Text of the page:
British Euroscepticism and Immigration VoxEurop
Brexit is a sensitive issue in Britain

The latest poll on YouGov shows a dramatic decline in the support for EU membership in Britain. The increased popularity of anti-immigration parties such as UKIP clearly shows that there is a problem, but will leaving the EU really solve it? Why are the non-EU immigration issues so ignored by British media?

Undoubtedly the most common reason among British people, who want to leave the EU, is the rising level of immigration. The European Union’s principle of free movement is often blamed for the high number of migrants and the lowering of the wages. However, looking at the levels of the National minimum wage since 2005, they actually keep rising every single year – slowly, but steadily (from £5.05/hour in 2005 to £6.50/hour in 2014). On immigration, Migrant Watch UK gives interesting statistical information: in the year ending March 2014, approximately 479 000 non-British immigrants had arrived. About 214 000 of them come from the EU, of which only a half from the EU15 (a.k.a. the “black sheep” including Bulgaria, Romania, Poland, Lithuania, etc.; all the countries that joined in 2004 or later). It turns out that only one fifth of the total net immigration comes from poorer EU countries in contrast to three fifths coming from non-EU countries. Financial times already announced that the UK accepts almost three times more migrants from outside the EU than any other member state.

“Racism” fear

Disproportionate amount of media agitate against Bulgarian and Romanian migrants in contrast to the little or no talk about the much higher amount of non-EU newcomers in Britain. As in other areas of life in the UK, the culture of “political correctness” leads to dangerous cases of neglect due to fears of racist accusations. Therefore, talking about South Asian immigrants would be deemed “racist”, while Eastern Europeans are easy and safe victims of media abuse just because of their white race background and the fact that they do not generally belong to any religious minorities. This culture of “political correctness” has been manifested in several cases so far, most notably the Rotherham child abuse scandal. 1,400 children were sexually exploited in Rotherham between 1997 and 2013. The crimes against them were largely unreported due to the fact that the majority of those behind the abuse were described as Asian, while the victims were young white girls. Needless to say, the laws on non-EU immigration as well as the internal policies of fear and discrimination with an opposite sign are certainly not imposed by the European Union.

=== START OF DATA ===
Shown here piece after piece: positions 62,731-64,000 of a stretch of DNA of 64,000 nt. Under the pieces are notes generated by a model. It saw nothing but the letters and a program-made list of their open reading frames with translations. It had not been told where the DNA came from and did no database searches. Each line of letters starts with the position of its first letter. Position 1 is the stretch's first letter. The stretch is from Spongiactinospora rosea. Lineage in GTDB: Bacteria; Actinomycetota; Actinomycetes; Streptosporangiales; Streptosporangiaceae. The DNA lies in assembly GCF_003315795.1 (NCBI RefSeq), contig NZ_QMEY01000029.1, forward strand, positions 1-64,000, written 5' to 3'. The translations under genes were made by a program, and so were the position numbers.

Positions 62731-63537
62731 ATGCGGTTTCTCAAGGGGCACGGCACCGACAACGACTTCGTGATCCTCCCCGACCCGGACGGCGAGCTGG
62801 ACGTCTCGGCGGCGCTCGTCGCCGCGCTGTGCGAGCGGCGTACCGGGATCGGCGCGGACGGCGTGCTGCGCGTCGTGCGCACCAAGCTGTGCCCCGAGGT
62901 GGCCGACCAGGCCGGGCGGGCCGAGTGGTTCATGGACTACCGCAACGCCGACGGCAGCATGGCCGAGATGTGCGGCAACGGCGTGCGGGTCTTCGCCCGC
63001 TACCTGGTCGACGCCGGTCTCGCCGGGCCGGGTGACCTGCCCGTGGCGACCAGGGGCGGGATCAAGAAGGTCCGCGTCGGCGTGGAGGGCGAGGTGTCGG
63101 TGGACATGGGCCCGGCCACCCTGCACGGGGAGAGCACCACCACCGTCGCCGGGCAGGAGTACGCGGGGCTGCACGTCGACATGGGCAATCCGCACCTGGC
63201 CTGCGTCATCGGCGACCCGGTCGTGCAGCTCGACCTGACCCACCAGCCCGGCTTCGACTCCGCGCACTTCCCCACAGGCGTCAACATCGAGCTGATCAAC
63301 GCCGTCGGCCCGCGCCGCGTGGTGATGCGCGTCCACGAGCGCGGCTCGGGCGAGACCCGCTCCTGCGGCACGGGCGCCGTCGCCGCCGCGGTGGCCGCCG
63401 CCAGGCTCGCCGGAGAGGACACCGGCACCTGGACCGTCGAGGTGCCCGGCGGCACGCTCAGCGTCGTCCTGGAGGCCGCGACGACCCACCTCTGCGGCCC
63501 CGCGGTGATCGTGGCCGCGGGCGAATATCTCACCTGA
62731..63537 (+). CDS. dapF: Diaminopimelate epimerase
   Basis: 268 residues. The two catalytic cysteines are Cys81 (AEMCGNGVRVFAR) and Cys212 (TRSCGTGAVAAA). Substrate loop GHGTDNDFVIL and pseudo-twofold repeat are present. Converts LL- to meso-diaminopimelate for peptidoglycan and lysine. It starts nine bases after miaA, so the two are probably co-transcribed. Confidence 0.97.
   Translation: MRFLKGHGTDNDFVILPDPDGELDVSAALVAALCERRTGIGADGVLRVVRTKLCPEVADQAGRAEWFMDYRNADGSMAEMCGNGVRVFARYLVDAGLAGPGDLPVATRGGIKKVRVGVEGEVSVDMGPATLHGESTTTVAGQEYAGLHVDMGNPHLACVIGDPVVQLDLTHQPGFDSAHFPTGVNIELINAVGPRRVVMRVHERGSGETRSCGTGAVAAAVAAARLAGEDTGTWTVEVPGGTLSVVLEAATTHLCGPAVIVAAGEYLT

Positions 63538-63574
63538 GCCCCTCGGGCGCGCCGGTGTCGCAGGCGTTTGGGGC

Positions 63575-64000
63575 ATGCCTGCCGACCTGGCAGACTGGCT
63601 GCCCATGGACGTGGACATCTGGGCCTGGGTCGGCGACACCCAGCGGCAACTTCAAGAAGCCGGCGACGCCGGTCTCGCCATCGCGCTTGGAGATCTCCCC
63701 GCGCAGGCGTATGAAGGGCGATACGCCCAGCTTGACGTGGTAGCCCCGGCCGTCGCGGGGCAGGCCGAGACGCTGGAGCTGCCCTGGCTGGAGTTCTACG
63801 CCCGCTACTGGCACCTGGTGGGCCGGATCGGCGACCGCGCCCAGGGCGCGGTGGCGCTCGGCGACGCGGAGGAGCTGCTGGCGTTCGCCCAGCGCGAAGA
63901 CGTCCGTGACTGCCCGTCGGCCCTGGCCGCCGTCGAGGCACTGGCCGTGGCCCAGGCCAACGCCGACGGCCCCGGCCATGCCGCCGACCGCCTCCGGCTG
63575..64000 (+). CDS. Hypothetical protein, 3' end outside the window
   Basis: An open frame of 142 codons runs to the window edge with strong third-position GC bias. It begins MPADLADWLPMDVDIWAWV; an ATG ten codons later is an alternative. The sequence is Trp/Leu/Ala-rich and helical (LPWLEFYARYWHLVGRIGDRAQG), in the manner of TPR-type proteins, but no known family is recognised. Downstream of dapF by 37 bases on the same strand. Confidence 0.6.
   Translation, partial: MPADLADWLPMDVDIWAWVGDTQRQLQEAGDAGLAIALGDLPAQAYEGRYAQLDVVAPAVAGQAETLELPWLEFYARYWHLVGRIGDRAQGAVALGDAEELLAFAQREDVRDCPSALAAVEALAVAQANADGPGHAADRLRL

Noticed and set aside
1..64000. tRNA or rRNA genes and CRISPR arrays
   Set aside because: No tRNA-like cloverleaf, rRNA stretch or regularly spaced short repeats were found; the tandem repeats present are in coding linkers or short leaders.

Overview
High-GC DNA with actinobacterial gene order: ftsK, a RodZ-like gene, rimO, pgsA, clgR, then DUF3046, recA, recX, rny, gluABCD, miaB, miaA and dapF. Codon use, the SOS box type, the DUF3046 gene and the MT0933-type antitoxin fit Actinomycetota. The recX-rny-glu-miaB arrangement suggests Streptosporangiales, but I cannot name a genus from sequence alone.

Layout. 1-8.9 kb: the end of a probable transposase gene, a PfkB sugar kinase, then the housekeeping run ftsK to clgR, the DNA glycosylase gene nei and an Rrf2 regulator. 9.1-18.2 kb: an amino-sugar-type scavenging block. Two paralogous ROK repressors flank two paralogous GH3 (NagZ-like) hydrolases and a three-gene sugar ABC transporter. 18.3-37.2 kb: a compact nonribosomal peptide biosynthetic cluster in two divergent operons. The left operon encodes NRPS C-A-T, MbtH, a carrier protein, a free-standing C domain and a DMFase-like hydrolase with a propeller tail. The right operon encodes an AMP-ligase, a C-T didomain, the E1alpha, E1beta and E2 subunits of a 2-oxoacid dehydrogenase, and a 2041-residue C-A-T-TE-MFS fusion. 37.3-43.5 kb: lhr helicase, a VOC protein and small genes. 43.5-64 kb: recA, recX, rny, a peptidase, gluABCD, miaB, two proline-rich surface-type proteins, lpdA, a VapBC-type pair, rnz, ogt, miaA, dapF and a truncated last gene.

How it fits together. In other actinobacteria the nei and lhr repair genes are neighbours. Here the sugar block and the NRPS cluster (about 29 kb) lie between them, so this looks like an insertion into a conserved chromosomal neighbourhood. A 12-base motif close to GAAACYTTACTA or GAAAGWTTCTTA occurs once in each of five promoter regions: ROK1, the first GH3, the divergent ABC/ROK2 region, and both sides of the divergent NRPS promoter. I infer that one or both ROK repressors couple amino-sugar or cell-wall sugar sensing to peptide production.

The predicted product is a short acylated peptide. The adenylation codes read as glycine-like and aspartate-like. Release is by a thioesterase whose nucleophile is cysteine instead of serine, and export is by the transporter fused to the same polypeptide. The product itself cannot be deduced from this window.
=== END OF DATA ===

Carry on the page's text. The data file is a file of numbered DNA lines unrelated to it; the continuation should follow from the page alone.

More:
Vox populi, vox deorum

Just about a week ago a parliamentary bill, which would allow an EU membership referendum by the end of 2017, collapsed largely because of the Liberal democrats, who refused to approve it. This action illustrates the reason behind the success of parties like UKIP. Immigration and Euroscepticism are important issues in the UK today and denying their existence is not a proper solution. If mainstream parties do not address these issues, other parties will. Banning people to express on whether they want to stay in the European Union or not is not only non-democratic, but it is making the problem bigger and worsening the reputation of the EU. People will not like the EU better if they are denied the right to express their opinion. If pro-euro supporters among businesses and politicians want to keep the UK in the EU, they need to present a clear argument about the advantages of being an EU member, not dismiss people’s questions and concerns. The Euroscepticism in Britain is caused mostly by misunderstanding and misconceptions of issues such as the case of immigration shown above. These misconceptions need to be explained and clarified, not ignored and nurtured.

Edited by: Lilit Mkrtchyan
Photo credits: VoxEurop